Thursday, August 13, 2009




Sts. Pontian and Hippolytus
Artist and Date are UNKOWN
Biographical Information about Saint Pontian [1]

Biographical Information about Saint Hippolytus

Readings for the Memorial of Sts. Pontian and Hippolytus

Readings and Commentary:

1 Peter 4:12-19

Beloved, do not be surprised that a trial by fire is occurring among you,
as if something strange were happening to you.
But rejoice to the extent that you share in the sufferings of Christ,
so that when his glory is revealed
you may also rejoice exultantly.
If you are insulted for the name of Christ, blessed are you,
for the Spirit of glory and of God rests upon you.
But let no one among you be made to suffer
as a murderer, a thief, an evildoer, or as an intriguer.
But whoever is made to suffer as a Christian should not be ashamed
but glorify God because of the name.
For it is time for the judgment to begin with the household of God;
if it begins with us, how will it end
for those who fail to obey the Gospel of God?

And if the righteous one is barely saved,
where will the godless and the sinner appear?

As a result, those who suffer in accord with God's will
hand their souls over to a faithful creator as they do good.
Commentary on
1 Pt 4:12-19

The suffering to which the author has already frequently referred is presented in more severe terms. This has led some scholars to see these verses as referring to an actual persecution. Others see the heightening of the language as only a rhetorical device used at the end of the letter to emphasize the suffering motif.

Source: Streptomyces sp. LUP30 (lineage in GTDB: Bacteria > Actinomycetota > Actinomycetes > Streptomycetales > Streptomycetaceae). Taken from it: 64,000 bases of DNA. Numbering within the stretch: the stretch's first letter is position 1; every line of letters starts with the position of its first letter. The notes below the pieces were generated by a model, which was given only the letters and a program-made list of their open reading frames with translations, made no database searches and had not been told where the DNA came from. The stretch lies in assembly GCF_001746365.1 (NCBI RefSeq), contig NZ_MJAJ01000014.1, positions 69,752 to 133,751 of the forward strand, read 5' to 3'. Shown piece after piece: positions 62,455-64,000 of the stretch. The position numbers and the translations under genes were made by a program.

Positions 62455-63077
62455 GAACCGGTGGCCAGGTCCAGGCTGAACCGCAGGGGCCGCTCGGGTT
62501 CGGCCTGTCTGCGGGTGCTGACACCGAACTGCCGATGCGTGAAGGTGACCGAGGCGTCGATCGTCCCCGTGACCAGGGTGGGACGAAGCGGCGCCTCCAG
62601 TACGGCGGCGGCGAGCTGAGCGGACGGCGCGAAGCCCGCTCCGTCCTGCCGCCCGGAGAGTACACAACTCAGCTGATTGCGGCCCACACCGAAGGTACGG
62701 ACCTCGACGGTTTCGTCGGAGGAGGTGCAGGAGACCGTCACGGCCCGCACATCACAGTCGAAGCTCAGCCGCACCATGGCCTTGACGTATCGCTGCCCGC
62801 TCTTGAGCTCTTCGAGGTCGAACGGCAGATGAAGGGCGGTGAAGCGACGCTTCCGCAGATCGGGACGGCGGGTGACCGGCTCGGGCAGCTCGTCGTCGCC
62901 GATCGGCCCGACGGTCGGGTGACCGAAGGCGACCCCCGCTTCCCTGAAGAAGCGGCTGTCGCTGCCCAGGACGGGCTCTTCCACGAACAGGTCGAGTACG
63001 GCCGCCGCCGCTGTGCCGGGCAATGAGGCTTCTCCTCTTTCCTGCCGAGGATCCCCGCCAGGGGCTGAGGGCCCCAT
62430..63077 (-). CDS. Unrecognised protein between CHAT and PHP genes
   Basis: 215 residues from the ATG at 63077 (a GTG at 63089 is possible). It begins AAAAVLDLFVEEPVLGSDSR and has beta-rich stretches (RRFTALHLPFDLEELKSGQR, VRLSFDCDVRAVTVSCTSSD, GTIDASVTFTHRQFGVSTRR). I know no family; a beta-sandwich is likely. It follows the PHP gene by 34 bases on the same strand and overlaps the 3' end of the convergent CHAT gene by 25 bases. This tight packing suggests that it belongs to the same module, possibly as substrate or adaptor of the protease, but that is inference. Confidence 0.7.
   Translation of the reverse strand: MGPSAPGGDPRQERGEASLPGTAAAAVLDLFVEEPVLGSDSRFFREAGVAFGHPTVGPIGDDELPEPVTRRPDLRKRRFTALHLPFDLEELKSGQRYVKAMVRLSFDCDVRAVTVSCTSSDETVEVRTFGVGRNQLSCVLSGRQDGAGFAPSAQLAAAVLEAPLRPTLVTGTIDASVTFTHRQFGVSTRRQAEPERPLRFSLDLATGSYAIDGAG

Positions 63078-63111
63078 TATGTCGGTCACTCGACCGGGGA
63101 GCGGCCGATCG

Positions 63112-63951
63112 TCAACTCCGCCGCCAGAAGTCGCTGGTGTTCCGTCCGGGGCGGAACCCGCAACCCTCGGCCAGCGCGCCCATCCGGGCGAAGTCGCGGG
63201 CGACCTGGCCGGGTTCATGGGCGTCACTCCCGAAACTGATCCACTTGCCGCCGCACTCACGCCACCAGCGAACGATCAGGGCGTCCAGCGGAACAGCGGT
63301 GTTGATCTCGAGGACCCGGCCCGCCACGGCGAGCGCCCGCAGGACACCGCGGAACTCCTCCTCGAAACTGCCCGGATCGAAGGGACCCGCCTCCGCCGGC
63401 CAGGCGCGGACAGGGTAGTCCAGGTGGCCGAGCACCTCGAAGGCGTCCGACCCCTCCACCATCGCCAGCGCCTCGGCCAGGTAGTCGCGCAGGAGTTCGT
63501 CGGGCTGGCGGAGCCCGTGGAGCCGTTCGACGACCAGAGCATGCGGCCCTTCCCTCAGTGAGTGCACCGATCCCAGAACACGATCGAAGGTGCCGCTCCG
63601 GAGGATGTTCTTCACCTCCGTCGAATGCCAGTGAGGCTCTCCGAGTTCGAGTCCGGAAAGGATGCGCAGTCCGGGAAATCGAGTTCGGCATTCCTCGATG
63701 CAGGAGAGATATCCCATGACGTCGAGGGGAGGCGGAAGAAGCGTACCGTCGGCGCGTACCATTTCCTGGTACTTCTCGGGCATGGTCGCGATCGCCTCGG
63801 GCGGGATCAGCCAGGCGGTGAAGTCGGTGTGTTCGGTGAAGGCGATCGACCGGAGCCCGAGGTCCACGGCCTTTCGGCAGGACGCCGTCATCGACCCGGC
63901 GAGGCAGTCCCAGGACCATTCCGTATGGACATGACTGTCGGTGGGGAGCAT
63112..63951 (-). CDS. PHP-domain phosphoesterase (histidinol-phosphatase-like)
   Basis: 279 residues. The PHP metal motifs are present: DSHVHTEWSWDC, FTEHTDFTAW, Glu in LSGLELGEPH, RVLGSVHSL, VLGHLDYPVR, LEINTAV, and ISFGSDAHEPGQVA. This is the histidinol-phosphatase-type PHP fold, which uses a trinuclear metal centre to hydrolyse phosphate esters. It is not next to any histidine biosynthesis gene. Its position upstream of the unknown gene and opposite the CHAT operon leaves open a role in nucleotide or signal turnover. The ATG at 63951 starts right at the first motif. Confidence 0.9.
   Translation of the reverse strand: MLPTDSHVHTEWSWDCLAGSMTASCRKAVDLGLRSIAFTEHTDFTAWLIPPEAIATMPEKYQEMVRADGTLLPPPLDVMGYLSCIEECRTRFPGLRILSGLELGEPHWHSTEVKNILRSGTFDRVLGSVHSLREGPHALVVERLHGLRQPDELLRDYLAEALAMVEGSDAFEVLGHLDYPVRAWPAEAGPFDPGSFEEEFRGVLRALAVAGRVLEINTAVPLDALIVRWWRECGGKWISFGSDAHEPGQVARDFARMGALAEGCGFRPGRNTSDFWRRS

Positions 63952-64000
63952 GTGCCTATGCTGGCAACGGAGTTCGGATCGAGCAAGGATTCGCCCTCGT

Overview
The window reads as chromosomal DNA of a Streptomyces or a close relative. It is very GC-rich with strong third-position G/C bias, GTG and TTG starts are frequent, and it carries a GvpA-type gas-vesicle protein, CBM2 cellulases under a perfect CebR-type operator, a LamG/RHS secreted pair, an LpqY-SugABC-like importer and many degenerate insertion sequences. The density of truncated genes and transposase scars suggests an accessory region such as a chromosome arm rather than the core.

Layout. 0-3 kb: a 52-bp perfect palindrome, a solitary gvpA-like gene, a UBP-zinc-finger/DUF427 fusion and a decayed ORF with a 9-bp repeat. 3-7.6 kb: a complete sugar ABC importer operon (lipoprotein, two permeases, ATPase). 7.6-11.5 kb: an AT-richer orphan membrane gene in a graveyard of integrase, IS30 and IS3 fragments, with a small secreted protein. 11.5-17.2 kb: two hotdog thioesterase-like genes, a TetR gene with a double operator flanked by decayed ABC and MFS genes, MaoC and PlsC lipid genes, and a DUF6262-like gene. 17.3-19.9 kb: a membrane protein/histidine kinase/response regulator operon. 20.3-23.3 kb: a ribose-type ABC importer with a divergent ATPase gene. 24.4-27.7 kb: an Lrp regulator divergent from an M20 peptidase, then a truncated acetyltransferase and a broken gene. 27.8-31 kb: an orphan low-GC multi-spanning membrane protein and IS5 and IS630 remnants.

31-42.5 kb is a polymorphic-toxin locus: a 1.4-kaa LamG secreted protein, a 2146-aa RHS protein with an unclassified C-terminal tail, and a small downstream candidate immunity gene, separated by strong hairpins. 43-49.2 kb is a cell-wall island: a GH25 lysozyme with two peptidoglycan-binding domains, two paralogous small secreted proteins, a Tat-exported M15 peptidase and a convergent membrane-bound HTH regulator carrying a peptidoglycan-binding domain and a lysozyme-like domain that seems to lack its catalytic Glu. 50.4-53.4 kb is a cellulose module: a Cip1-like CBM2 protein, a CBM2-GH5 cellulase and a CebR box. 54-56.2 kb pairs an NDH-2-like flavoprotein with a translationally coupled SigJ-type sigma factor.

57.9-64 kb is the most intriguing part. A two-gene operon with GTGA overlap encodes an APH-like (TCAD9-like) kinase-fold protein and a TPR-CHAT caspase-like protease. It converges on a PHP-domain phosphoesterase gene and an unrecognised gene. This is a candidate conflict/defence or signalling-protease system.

CCC: 1 Pt 4:14 693; 1 Pt 4:17 672
Psalm 124:2-3. 4-5, 7-8R. (7) Our soul has been rescued like a bird from the fowler's snare.

Had not the LORD been with us-
when men rose up against us,
Then would they have swallowed us alive
when their fury was inflamed against us.
R. Our soul has been rescued like a bird from the fowler's snare.

Then would the waters have overwhelmed us;
The torrent would have swept over us;
over us then would have swept
the raging waters.
R. Our soul has been rescued like a bird from the fowler's snare.

Broken was the snare,
and we were freed.
Our help is in the name of the LORD,
who made heaven and earth.
R. Our soul has been rescued like a bird from the fowler's snare.
Commentary on
Ps 124:2-3. 4-5, 7-8

The psalm is one of thanksgiving to the Lord for his gift of salvation – salvation from physical enemies; salvation from nature’s fury. The song thanks God who rescues us if we but reach out to him.

CCC: Ps 124:8 287
John 15:18-21

Jesus said to his disciples:
"If the world hates you, realize that it hated me first.
If you belonged to the world, the world would love its own;
but because you do not belong to the world,
and I have chosen you out of the world,
the world hates you.
Remember the word I spoke to you,
`No slave is greater than his master.'
If they persecuted me, they will also persecute you.
If they kept my word, they will also keep yours.
And they will do all these things to you on account of my name,